Invasive species are all around us, not only as we go about our day to day lives, but also whenever we travel, well, anywhere. Invasive species are an inevitable part of life in the global village of the 21st century, and never was this more apparent than on my recent trip to Aruba. I was lucky enough to spend a week in Aruba this winter break, and three invasive species in particular jumped out at me (not literally, thank goodness): house sparrows, feral goats, and boa constrictors.
House sparrows are just what they sound like, small songbirds in drab brown plumage that ransack city streets and parks the world over looking for tidbits. House sparrows may seem demure, but they have voracious appetites and out-compete native species. In Aruba they are present both along populated beaches, but also in Aruba’s Arikok National Park. While it is easy to blame house sparrows for their capacity to overtake native species, the Cornell Lab of Ornithology reminds us that house sparrows, “with their capacity to live so intimately with us, are just beneficiaries of our own success.”
I first came across the feral goat population problem in Conservation Biology last semester. For class we read “Feral Goat Eradications on Islands” by Karl Campbell and C. Josh Donlan, which details the lethality of feral goats to island ecosystems when they overgraze, decimating plant life and the species that depend upon it. Walking into Arikok National Park, I finally had first-hand appreciation of goat overpopulation.
There were goats everywhere. Inside the park, which covers 20% of the island, the goats were jumping on rocks, picking their way across ridges, feeding on grass and leaves, and even munching on branches thick with thorns. On a morning walk through the nature trails we heard more braying from goats than the calling of birds. Of every color, shape, and size, the sheer number of goats clearly demonstrated an overpopulation problem, even on dry and windy Aruba where access to fresh water must be an issue during the dry season.
However, I was happy to avoid perhaps the most devastating invasive species in Aruba: the boa constrictor. Introduced snakes have had a profoundly negative impact on ecosystems not only on islands, but also in vast environments like the Florida Everglades. The best, most depressing example of course is the brown tree snake in Guam that has to date driven most of the native bird species to extinction, according to Vince Stricherz writing for the University of Washington. Will Aruba be next?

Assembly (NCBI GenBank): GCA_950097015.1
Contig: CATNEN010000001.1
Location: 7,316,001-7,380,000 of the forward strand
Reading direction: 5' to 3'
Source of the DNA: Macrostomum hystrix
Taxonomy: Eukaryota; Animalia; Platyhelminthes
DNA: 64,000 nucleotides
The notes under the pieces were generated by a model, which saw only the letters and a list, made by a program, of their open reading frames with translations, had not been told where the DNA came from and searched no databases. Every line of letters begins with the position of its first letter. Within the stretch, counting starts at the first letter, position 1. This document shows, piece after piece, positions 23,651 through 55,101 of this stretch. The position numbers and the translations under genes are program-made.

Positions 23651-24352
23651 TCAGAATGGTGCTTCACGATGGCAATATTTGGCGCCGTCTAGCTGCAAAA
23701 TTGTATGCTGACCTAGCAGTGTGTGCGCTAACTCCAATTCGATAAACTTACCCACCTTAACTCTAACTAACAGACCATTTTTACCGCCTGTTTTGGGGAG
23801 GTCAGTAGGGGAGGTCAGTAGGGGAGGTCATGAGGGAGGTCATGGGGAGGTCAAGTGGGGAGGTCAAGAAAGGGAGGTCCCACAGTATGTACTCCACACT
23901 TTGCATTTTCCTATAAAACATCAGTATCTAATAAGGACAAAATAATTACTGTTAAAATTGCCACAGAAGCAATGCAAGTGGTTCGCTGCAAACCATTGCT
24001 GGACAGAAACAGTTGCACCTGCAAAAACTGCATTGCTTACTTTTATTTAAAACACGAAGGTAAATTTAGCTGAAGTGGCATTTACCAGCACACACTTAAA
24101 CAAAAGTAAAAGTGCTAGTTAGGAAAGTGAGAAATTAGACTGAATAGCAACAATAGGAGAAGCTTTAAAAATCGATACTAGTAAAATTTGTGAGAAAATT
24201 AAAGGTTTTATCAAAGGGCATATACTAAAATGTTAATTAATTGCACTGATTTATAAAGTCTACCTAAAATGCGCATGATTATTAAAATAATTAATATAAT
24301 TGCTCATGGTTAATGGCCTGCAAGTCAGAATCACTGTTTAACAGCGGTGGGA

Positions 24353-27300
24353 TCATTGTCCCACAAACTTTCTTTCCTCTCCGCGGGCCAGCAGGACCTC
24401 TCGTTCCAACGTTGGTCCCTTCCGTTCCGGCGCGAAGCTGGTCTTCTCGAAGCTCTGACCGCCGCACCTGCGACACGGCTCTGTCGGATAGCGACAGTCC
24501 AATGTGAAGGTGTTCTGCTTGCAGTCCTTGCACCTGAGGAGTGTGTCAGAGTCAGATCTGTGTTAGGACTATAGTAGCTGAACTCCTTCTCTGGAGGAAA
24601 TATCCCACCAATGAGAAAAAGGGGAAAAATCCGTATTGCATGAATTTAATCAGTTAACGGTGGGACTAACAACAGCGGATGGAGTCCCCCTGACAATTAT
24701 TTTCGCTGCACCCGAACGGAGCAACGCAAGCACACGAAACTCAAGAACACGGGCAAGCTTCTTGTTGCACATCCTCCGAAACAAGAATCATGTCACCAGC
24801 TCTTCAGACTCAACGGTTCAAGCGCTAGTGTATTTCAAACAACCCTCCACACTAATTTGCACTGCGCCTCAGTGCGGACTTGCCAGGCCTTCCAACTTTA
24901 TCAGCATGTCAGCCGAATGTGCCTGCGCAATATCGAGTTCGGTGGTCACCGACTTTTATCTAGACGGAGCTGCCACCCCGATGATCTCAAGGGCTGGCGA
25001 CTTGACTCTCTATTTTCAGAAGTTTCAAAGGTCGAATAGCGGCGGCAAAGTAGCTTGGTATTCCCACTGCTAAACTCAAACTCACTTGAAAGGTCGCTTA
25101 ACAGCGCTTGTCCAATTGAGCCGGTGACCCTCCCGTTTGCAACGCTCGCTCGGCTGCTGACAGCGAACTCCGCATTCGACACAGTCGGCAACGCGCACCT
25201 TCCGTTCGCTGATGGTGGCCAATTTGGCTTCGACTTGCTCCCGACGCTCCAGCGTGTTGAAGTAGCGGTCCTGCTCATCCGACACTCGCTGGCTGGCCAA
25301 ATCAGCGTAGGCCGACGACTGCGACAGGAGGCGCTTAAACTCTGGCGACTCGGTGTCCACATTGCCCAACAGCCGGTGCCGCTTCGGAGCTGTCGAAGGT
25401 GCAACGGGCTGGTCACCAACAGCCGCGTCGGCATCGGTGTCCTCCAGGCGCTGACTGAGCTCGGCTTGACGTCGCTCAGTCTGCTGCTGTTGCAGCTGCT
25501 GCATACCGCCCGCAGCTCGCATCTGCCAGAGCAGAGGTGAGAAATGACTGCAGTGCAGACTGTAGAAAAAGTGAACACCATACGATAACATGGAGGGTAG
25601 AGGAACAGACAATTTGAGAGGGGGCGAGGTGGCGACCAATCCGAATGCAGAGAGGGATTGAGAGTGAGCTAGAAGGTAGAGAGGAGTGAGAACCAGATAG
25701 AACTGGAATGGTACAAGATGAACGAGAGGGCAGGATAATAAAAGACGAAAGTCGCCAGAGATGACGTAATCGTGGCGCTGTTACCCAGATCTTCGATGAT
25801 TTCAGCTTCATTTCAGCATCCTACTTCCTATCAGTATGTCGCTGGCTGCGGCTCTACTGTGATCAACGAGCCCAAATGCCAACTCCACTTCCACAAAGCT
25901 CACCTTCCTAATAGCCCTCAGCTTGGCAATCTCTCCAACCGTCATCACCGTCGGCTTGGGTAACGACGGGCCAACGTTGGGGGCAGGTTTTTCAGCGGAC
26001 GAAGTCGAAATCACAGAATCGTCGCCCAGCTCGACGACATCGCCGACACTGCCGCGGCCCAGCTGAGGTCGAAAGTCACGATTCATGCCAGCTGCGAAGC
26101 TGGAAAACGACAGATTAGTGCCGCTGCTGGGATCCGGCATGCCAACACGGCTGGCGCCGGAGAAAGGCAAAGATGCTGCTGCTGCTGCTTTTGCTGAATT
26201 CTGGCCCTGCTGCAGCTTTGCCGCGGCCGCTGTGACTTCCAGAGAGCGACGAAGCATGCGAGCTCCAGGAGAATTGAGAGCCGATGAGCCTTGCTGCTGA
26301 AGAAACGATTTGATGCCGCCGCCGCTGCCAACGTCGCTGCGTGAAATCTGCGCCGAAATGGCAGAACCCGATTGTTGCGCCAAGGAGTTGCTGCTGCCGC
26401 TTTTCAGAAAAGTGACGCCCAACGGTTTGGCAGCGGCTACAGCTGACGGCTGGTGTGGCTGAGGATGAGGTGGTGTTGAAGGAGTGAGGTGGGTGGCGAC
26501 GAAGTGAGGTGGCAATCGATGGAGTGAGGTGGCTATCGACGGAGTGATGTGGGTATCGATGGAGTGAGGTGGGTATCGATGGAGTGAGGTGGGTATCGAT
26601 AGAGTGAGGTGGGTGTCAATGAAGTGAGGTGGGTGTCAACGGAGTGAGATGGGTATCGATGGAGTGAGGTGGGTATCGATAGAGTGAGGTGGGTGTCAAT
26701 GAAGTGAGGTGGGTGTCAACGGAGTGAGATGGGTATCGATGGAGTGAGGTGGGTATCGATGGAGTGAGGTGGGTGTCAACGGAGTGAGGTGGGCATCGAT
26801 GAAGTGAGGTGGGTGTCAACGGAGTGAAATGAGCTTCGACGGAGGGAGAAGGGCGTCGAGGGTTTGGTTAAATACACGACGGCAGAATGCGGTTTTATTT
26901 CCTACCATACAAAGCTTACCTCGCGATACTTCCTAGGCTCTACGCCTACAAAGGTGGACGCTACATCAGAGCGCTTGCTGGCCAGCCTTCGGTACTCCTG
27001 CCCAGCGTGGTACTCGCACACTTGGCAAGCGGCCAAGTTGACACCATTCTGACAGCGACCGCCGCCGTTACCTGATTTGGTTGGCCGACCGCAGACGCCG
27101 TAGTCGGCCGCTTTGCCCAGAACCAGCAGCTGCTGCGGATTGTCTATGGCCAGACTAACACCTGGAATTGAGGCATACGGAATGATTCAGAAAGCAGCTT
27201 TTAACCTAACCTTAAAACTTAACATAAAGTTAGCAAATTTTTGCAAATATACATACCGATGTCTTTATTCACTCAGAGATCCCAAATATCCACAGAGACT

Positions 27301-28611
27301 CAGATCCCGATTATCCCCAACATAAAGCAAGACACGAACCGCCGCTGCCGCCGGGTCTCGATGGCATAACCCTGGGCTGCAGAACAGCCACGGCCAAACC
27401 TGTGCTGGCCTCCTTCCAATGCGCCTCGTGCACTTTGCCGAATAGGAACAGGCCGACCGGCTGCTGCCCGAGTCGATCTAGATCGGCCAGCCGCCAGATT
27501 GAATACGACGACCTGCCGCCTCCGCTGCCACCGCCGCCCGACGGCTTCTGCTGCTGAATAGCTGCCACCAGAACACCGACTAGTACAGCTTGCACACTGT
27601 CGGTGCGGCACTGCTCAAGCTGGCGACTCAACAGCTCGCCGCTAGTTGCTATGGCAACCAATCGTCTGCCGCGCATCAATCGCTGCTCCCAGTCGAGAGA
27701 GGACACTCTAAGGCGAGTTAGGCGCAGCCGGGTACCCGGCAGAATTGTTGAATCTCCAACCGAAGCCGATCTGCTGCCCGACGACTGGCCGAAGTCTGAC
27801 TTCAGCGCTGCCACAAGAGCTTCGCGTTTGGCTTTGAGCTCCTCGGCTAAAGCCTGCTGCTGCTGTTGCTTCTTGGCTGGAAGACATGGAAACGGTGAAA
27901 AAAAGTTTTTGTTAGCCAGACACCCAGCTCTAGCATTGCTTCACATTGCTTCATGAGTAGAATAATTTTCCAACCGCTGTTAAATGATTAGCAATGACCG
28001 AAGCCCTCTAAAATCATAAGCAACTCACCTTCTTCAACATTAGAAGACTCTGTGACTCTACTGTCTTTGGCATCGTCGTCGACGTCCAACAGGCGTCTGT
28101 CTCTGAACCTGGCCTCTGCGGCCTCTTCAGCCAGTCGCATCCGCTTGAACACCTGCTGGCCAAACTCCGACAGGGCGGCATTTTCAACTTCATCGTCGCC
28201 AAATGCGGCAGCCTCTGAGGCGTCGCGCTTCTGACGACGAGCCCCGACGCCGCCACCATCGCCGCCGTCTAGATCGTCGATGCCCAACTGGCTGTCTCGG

Found all over the island, Aruba’s boa constrictors, the subject of one of WildAruba’s most important presentations, can be as long as two meters and have the potential to out-compete the Aruba island rattlesnake as well as decimate the native bird population, who have evolved no defenses for such a lethal enemy. Boa constrictors are difficult to trap and have no natural predators, and only time will tell whether their numbers will strike a balance with Aruba’s native species or completely wipe them out.
The solution is clear then, right? We have to do what we can to wipe out invasive species; harvest the snakes, kill the goats, and remove the sparrows in order to give native species a chance. It may be difficult, it may be expensive, but it’s the only way. That’s what I thought too, at first. And then I saw the baby goats.
I spotted the pair as we drove from the interior of the park to its rocky coast. Surrounded by their adult companions, the kids were chasing each other and leaping off rocks three times their height with reckless abandon. They were cute, they were playful, and they brought a smile to my face. Suddenly, in my mind the eradication programs practiced on islands around the world didn’t seem like the perfect solution. What had the goats, the sparrows, the snakes done other than follow the universal instinct to live and have offspring? It was the carelessness and ignorance of humans, combined with our rapid range expansion, that has caused the worst invasive species problems in the first place.
So there I was, sitting on a dirt road in the middle of a beautiful island, and a problem I thought was so black and white was now impossibly gray. I wish I could tell you that I had an answer for you, perfectly summed up in a 1000 words blog post, but I don’t. All I can say is, I will continue thinking, continue looking for some middle ground, some ideal solution that can protect native species without indiscriminately destroying the invasives that have suddenly found themselves in the wrong place at the wrong time. Sometimes full-fledged eradication may be the only solution, but there’s no harm in searching for an alternative!